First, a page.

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I try to hash a string using sha256, I'm using the following code:

using System;
using System.Security.Cryptography;
using System.Text;
 public class Hash
    {
    public static string getHashSha256(string text)
    {
        byte[] bytes = Encoding.Unicode.GetBytes(text);
        SHA256Managed hashstring = new SHA256Managed();
        byte[] hash = hashstring.ComputeHash(bytes);
        string hashString = string.Empty;
        foreach (byte x in hash)
        {
            hashString += String.Format("{0:x2}", x);
        }
        return hashString;
    }
}

However, this code gives significantly different results compared to my friends php, as well as online generators (such as This generator)

Does anyone know what the error is? Different bases?

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Off topic but keep in mind that creating a StringBuilder and using AppendFormat instead of String.Format in your foreach loop will prevent your code from needlessly creating lots of string objects. –  Marcel Lamothe Nov 7 at 13:44

3 Answers 3

up vote 39 down vote accepted

Encoding.Unicode is Microsoft's misleading name for UTF-16 (a double-wide encoding, used in the Windows world for historical reasons but not used by anyone else). http://msdn.microsoft.com/en-us/library/system.text.encoding.unicode.aspx

If you inspect your bytes array, you'll see that every second byte is 0x00 (because of the double-wide encoding).

You should be using Encoding.UTF8.GetBytes instead.

But also, you will see different results depending on whether or not you consider the terminating '\0' byte to be part of the data you're hashing. Hashing the two bytes "Hi" will give a different result from hashing the three bytes "Hi". You'll have to decide which you want to do. (Presumably you want to do whichever one your friend's PHP code is doing.)

For ASCII text, Encoding.UTF8 will definitely be suitable. If you're aiming for perfect compatibility with your friend's code, even on non-ASCII inputs, you'd better try a few test cases with non-ASCII characters such as é and and see whether your results still match up. If not, you'll have to figure out what encoding your friend is really using; it might be one of the 8-bit "code pages" that used to be popular before the invention of Unicode. (Again, I think Windows is the main reason that anyone still needs to worry about "code pages".)

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This is part of a log-in system, just switching to UTF8.GetBytes() did the trick, thank you :D –  Nattfrosten Sep 14 '12 at 0:03
    
It is to my understanding that PHP uses ASCII by default. –  Cole Johnson Sep 14 '12 at 1:13
    
ASCII and UTF-8 are for all practical purposes the same, so, good. :) But I've added a paragraph pointing out that they will encode high-byte characters differently, so some tweaking may be required. –  Quuxplusone Sep 14 '12 at 1:28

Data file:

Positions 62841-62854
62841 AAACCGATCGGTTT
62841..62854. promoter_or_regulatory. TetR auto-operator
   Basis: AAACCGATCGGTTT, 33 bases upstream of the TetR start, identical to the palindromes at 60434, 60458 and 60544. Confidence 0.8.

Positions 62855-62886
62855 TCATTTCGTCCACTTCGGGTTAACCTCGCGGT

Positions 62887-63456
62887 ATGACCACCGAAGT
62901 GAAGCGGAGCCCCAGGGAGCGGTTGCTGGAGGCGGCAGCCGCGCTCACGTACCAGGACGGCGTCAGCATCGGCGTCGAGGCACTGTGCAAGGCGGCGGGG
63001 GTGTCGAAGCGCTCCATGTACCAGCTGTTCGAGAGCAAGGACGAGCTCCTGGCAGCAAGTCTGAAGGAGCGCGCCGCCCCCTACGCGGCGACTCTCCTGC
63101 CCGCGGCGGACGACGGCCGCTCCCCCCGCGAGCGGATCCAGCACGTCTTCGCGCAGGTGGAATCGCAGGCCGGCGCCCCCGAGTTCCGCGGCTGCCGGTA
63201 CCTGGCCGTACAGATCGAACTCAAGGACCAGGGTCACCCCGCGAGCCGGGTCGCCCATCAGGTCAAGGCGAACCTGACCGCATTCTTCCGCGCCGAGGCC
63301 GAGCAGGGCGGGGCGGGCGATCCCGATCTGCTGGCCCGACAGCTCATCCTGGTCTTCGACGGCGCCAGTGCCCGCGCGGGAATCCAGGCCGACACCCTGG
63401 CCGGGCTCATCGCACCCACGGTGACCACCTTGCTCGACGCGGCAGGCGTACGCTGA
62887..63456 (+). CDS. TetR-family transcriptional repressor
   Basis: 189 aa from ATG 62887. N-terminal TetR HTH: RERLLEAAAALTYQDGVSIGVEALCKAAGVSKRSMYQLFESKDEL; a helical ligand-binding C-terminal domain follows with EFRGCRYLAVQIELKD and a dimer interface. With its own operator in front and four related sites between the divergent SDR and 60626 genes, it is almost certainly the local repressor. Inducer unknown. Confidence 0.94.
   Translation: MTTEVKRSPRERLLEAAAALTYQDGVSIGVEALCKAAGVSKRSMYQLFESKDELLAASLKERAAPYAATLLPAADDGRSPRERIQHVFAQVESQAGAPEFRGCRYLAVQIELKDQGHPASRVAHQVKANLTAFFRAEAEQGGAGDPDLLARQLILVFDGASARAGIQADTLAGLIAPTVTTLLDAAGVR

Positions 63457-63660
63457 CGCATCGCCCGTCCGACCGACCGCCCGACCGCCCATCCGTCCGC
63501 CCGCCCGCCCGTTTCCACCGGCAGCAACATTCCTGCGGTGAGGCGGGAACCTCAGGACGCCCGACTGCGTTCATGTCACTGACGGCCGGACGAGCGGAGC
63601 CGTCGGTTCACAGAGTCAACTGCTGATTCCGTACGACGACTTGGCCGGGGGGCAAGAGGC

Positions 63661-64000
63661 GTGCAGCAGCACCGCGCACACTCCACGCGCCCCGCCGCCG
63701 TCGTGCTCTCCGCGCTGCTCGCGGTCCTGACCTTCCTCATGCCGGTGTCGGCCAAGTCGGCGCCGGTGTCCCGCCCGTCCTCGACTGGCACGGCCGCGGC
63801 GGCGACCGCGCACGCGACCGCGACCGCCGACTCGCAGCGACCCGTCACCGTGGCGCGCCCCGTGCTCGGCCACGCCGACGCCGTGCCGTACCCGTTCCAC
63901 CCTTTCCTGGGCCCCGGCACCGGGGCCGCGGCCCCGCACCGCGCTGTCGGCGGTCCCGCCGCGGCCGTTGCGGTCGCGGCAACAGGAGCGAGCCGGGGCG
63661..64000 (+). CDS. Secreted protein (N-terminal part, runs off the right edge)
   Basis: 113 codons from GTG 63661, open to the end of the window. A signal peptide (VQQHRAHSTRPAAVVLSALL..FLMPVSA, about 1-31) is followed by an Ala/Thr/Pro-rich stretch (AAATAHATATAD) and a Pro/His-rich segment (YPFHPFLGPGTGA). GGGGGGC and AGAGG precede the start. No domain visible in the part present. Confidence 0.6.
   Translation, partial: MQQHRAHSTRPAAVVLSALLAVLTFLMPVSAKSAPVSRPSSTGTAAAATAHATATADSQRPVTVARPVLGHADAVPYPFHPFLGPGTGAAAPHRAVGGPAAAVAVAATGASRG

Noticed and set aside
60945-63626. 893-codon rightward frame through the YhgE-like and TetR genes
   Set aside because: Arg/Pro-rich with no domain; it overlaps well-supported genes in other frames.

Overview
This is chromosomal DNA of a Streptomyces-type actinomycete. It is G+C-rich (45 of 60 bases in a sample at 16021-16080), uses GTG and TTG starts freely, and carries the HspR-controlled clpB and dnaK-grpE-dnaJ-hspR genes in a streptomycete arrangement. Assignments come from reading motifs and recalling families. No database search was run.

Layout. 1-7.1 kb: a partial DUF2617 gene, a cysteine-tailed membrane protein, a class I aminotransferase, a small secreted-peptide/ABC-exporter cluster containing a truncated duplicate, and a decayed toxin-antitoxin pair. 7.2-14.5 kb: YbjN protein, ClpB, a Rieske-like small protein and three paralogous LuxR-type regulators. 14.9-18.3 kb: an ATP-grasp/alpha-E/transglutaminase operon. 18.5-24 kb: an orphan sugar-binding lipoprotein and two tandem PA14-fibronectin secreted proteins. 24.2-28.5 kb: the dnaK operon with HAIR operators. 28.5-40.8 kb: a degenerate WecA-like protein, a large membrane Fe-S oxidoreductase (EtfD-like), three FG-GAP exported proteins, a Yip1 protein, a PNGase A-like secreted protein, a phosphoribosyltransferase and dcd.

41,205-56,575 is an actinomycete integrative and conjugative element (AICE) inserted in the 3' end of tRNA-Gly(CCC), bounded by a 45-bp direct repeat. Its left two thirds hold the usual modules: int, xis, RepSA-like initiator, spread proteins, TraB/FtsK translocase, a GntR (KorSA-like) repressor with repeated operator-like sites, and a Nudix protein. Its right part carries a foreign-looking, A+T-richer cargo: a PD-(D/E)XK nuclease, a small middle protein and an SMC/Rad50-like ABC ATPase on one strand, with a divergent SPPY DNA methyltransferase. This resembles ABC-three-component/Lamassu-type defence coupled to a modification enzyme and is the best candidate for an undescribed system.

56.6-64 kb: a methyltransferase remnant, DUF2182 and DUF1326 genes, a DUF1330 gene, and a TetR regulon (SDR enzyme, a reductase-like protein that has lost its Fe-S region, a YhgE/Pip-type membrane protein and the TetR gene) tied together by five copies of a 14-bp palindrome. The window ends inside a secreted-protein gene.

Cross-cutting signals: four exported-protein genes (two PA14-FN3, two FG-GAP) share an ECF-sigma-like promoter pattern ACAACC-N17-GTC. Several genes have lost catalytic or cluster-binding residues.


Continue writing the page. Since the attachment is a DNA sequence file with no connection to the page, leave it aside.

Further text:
Your comments are incorrect: UTF16 is Unicode. There is nothing misleading about it. Codepages are dead since decades. Windows is no reason to worry about codepages. Since Windows NT Microsoft made big efforts to convert the entire OS to unicode. On the other hand Linux and PHP did the cheap workaround: Instead of using Unicode they still use UTF8. This is not clever. Example: If you want a sorted directory listing in Linux you must convert the UTF8 file names to Unicode, sort them and convert back to UTF8. This is inefficient and awkward. Windows uses wide strings that you can sort directly –  Elmue Oct 31 at 22:47
    
@Elmue, you may be pleased to learn that "sorting by UTF8-encoded bytes" and "sorting by Unicode codepoints" are equivalent! (As is "sorting by UTF16-encoded shorts", but not "sorting by UTF16-encoded bytes" unless you're on a big-endian system, which Windows isn't.) However, "sorting" in Unicode is really a complicated topic that should be saved for another day. –  Quuxplusone Nov 2 at 1:17

U should salt your password before you hash it:

private const string _salt = "P&0myWHq";    

private static string CalculateHashedPassword(string clearpwd)
{
    using (var sha = SHA256.Create())
    {
       var computedHash = sha.ComputeHash(Encoding.Unicode.GetBytes(clearpwd+_salt));
       return Convert.ToBase64String(computedHash);
    }
}
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2  
Technically that's a pepper. A salt is generated, and stored with the final hash. A pepper is hardcoded or preferably stored on a safe and/or remote server. –  Ultroman the Tacoman Sep 1 at 9:24

I also had this problem with another style of implementation but I forgot where I got it since it was 2 years ago.

static string sha256(string password)
    {
        SHA256Managed crypt = new SHA256Managed();
        string hash = String.Empty;
        byte[] crypto = crypt.ComputeHash(Encoding.ASCII.GetBytes(password), 0, Encoding.ASCII.GetByteCount(password));
        foreach (byte bit in crypto)
        {
            hash += bit.ToString("x2");
        }
        return hash;
    }

When I input something like "abcdefghi2013" for some reason it gives different results and results in errors in my login module. Then I tried modifying the code the same way as suggested by Quuxplusone and changed the encoding from ASCII to UTF8 then it finally worked!

static string sha256(string password)
    {
        SHA256Managed crypt = new SHA256Managed();
        string hash = String.Empty;
        byte[] crypto = crypt.ComputeHash(Encoding.UTF8.GetBytes(password), 0, Encoding.UTF8.GetByteCount(password));
        foreach (byte bit in crypto)
        {
            hash += bit.ToString("x2");
        }
        return hash;
    }

Thanks again Quuxplusone for the wonderful and detailed answer! :)

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